Alien Siege full movie review - Man has been served; it is time To Medicate Man
Set in the not-too-distant future, Alien Siege (aka Alien Blood) begins with faux news footage explaining Earth's troubles with an extraterrestrial race called the Kulku.
It seems the Kulku have developed a strange, epidemic virus that only human chemistry can combat. So the Kulku set about acquiring the millions of humans they need to "process" in order to create a sufficient amount of medicine, which is being sent back to their planet via transport pods. Because of the Kulku's superior military abilities, the governments of the world are cooperating. Alien Siege concerns a research scientist, Stephen Chase (Brad Johnson) who is trying to protect his daughter, Heather (Erin Ross), from becoming Kulku fodder.
This film, yet another in a long line of movies made exclusively for U.S. cable's Sci-Fi Channel, seems to be really getting knocked in early reviews. That's not unusual, but it is lamentable. The Sci-Fi channel deserves accolades for its attempts to continually present interesting, original genre films to its audience. Despite occasional missteps, many of these films are quite good, and transcend their budgetary limitations. Alien Siege is no exception, providing a fascinating, well-acted and directed science-based fantasy/action story with poignant subtexts.
Similar to some other sci-fi films, from The War of the Worlds (1953) to Independence Day (1996) and even Mars Attacks! (1996), Alien Siege's extraterrestrials have launched a large-scale invasion, and have found it relatively easy to dominate humans, even though they may be little match to humans physically. However, making the film more frightening is the fact that the Kulku are so close to humans in appearance and behavior, and so rational but calculating in their motivation. This fuels one of the film's major subtexts, which is keyed to a particular line of dialogue--the Kulku consider themselves a superior kind of being to humans, and perhaps they are if measured in conventional or traditional ways. To them, their harvesting of humans is not very different than humans harvesting and/or utilizing animals for food, medical research and other kinds of experiments. Some Kulku, at least may regret the need for treating humans they way they are, but they see it as a "necessary evil" to save the dominant species.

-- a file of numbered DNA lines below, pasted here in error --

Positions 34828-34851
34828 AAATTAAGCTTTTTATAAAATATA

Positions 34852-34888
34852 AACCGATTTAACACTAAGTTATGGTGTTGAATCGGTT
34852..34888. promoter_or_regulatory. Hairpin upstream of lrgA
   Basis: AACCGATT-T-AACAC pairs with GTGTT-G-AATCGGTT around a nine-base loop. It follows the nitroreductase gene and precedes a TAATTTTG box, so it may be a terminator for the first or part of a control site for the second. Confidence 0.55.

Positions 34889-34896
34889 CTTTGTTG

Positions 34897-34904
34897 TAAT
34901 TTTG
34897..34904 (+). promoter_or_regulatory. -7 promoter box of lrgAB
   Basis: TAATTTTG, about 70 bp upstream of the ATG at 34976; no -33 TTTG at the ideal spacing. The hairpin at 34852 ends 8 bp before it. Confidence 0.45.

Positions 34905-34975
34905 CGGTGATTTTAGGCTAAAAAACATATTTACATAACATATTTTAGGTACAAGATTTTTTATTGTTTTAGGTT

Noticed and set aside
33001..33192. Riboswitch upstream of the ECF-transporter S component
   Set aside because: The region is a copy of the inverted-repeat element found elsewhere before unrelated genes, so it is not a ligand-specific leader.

That the humans are so ready to acquiesce fuels other, related subtexts. At first, the compliance is voluntary and utilitarian. Humans are offering themselves to the Kulku for the "greater good"--in order to avoid the Kulku killing more humans than necessary. It is assumed that the Kulku have the ability to take what they need whether it's given voluntarily or not. A major theme in the film concerns whether it's better to assent to something undesirable but seemingly insurmountable so easily, without a fight, or whether the greater good should be subject to more risk in a gambit to overcome the odds and produce a more desirable outcome. On these points alone, Alien Siege is worth watching and thinking about. This film would be a great launching pad for these issues in an ethics class.
It's even more difficult to understand the plethora of negative criticism in light of these aspects. Sci-fi literature long had a reputation for bringing up these kinds of complex philosophical issues, especially any that were the result of scientific progress and applications. Sci-fi fans have a long tradition of complaining that films have not adequately tackled that kind of material. Alien Siege arrives at the issues by way of "hard science"--a sought medical/chemical cure to an entrenched virus. It also features a protagonist who is doing hard science, and who reaches turning points in the plot through scientific means. Further, it engages in another beloved characteristic of much sci-fi literature long absent from films--recontextualizing bits of actual human history so that they fit the new, speculative/fantastic premise.
The performances in the film are fine, the direction more than competent--especially during the action sequences--if not flashy, the limited special effects are handled well and the locations are often charming and occasionally atmospheric. While Alien Siege isn't likely to win any awards, it's a quality piece of film-making that achieves what many sci-fi fans are looking for.
After reading through some other comments, it seems like many viewers are finding fault with aspects of the film related to budget. This is a Sci-Fi Channel original, not a 100 million dollar film. Of course it's not going to look like Independence Day. It seems unjust to criticize the film for not having more elaborate special effects, production design and so forth. Aspects of the film not directly related to budget--such as quality of the performances, the script, and so on--make sense to criticize in a film like this, but it's not a bad film simply because they couldn't spend 100 million on it.
It also seems worthwhile to point out, since some people seem to be forgetting, that different people have different tastes, and they often want different things from a film; they have different criteria for what makes a film good. There's not a right or wrong answer about how good a film is. The most you can hope for is to (a) read some interesting comments about the reviewer's personal take on the film and (b) glean enough factual information from a review that it enables a more educated guess whether you might like or dislike the film, based on what you know about your tastes--not based on a faulty assumption that if one human is honest and reasonably intelligent, then you're likely to have a very similar opinion on an artwork.